Domain models can clarify one’s understanding of a topic, and offer insights into how different items of information relate to each other. Domain modelling emerged as strategy in software development to bridge analysis and design of complex business domains by using a shared verbal and visual language between experts, endusers and developers. Domain models can be especially useful for complicated and messy topics. They would seem perfect for understanding Italian wine.
When you live in Italy, as I do, understanding Italian wine is a practical problem. Wine is ubiquitous, but understanding Italian wine is not self-evident. Walk into an Italian wine store and you are confronted with walls of bottles whose contents are largely unrecognizable. It’s not that all wine is difficult to understand. When I lived in New Zealand, I had a good idea what different wines were about. It’s Italian wine that is the challenge.
The famous wine critic Hugh Johnson once wrote: “the already bewildering complexity of Italian wines has become tangled enough to drive a critic to drink.” Italian wine is particularly hard to understand because of its heterogeneity. Even the imposition of standardized nomenclature to designate where a wine is from results in a bewildering array of non-standard implementations of these standards. Idiosyncratic traditions, politics, and rogue approaches mean that wines are described in great detail, but in richly differing ways.
At the core of why Italian wine is difficult to decipher is its product architecture: how specific wines are labelled. Consumers need an easy way to know the basic characteristics of a wine based on its label. Do consumers think of wine in terms of where it’s from (Burgundy) or what grapes it is made from (Chardonnay)? High volume wine producers have attempted to solve the product architecture problem by promoting brand awareness of a grape variety or a region. What happens when consumers are not familiar with either the origin name or the grape name?
Unfortunately, Italian wine labels are uncharacteristically difficult to decipher. Italian labels will show the producer + (grape variety and/or geographic indication) + year. That seems reasonable enough, until the consumer realizes that the only items on the label they might recognize are the digits of the year. Even if they have familiarity with another proper name on the label, that is not sufficient to make a selection decision.
The most significant piece of information about the kind of wine is indicated by the grape variety and/or the geographic indication (a regional designation similar to an appellation in France). Between these two items, there are nearly 1000 different varietals and zones that indicate the basic composition of the wine.  To get a sense of how good the wine is, the most reliable information is the producer, and the year of vintage. Yet there are many thousands of wine producers in Italy of varying abilities, and the correlation of product quality to year of vintage is very specific to the variety of wine and where it was produced.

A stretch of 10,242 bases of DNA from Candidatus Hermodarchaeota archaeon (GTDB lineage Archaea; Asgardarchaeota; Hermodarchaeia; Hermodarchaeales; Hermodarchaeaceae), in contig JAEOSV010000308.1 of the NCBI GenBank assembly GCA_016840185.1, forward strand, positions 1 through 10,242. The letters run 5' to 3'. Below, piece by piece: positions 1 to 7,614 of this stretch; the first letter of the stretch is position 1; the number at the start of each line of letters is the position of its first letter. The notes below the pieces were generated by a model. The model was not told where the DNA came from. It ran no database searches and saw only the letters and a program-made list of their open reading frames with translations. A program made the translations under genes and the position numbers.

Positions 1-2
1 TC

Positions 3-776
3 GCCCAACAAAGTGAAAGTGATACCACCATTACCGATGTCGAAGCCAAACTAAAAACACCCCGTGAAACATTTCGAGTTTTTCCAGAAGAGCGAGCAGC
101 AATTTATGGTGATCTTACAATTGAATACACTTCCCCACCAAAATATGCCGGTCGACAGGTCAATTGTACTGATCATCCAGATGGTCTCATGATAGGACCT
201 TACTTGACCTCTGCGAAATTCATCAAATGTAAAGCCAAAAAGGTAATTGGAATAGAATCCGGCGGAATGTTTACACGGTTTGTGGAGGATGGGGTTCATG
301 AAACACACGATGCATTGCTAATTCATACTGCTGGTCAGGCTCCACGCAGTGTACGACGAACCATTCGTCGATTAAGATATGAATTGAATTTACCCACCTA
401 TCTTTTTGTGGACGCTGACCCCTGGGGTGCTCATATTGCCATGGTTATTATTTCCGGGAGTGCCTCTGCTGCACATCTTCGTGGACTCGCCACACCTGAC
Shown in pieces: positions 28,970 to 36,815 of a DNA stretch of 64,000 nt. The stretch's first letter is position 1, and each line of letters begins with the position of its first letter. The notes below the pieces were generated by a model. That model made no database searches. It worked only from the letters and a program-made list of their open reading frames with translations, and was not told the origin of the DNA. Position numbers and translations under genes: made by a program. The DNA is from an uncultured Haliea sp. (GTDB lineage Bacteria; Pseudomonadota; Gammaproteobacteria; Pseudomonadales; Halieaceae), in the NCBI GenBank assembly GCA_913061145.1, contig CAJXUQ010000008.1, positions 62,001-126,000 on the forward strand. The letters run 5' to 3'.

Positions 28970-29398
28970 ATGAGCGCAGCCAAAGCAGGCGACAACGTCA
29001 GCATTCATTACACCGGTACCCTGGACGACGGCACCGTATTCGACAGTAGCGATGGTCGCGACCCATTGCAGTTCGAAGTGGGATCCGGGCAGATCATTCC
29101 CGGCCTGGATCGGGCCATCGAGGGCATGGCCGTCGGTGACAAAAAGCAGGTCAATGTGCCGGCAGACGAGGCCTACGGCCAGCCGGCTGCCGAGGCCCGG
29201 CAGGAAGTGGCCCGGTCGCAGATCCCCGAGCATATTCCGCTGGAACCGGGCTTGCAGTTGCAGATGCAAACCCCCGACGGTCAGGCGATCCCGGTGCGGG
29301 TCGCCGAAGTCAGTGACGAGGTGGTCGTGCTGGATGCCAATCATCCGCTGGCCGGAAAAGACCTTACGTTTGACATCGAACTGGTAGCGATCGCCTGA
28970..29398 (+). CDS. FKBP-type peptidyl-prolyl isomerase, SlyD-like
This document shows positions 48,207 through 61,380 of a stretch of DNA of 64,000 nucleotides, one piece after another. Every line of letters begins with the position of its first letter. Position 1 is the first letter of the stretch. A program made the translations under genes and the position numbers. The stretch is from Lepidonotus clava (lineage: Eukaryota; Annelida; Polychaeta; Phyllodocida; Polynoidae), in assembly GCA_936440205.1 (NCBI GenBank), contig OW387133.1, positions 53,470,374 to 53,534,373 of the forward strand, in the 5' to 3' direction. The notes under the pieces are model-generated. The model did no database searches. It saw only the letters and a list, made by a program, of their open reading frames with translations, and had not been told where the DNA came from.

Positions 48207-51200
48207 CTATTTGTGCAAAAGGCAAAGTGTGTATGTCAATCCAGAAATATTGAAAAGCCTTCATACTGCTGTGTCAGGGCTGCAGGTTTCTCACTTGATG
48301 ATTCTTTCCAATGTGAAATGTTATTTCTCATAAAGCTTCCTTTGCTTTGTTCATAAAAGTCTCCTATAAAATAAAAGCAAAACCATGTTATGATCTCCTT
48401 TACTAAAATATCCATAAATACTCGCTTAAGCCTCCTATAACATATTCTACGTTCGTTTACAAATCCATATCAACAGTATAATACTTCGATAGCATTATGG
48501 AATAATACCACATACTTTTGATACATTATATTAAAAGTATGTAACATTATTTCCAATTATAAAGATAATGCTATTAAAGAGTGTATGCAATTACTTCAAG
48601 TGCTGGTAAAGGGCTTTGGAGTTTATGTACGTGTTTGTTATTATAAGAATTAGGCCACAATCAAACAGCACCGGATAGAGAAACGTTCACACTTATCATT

The complexity of Italian wine would seem tailored for digital content. But existing digital-only information sources on the web tend to be shallow — both in terms of their range of attributes, and their selective coverage.
Good information about wines, producers, and regions are available from several well known printed guides, such as those by L’Espresso, Gambero Rosso, Touring Club, Bibenda, and Slow Food. Despite the editorial quality of the content, the information is not as usable as it could be. Depending on the specific organization of the book, the information is stovepiped in one way or another. The editors of each guide assumes a fixed path of entry that generally leads to a producer profile. Users are expected to think like the editors to uncover information of interest to them.
In some cases there are iPad versions of these printed guides, but they don’t feel natively digital, and require lots of tapping to move around from screen to screen. They are less usable than the print version, because they are slower to move through, and one’s orientation can get lost when hopping between screens. The content, while structured editorially, is not structured digitally with digital metadata. There is no ability to move laterally through the content: navigation is hierarchical. Unfortunately shovelware that ports a printed product and dumps it into a tablet format is too common, due to the false promises embedded in Adobe InDesign.
What users need is not simply a catalog of items, but a way to make sense of the bigger picture, in addition to exploring the detail. The heavy focus on profiles means that the user doesn’t see easily how these items relate to other things. They also miss seeing collective behaviors of similar items, which is possible when one digitally aggregates items sharing the same metadata. Thinking through these relationships and behaviors is one benefit of domain modelling.